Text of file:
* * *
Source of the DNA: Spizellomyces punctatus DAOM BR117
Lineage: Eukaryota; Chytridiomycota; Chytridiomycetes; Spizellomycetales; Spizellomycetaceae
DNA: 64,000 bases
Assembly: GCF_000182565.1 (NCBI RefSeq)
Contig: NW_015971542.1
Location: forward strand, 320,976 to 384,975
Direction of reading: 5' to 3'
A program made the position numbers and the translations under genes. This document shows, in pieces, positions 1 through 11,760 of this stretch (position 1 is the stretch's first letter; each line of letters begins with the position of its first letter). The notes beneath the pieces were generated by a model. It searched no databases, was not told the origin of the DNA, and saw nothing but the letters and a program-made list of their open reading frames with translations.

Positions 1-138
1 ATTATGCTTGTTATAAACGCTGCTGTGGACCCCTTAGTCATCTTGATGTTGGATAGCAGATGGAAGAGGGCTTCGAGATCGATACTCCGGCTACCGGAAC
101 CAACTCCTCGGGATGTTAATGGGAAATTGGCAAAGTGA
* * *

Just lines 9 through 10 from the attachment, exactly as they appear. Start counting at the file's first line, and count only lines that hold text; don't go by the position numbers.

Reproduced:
Positions 1-138
1 ATTATGCTTGTTATAAACGCTGCTGTGGACCCCTTAGTCATCTTGATGTTGGATAGCAGATGGAAGAGGGCTTCGAGATCGATACTCCGGCTACCGGAAC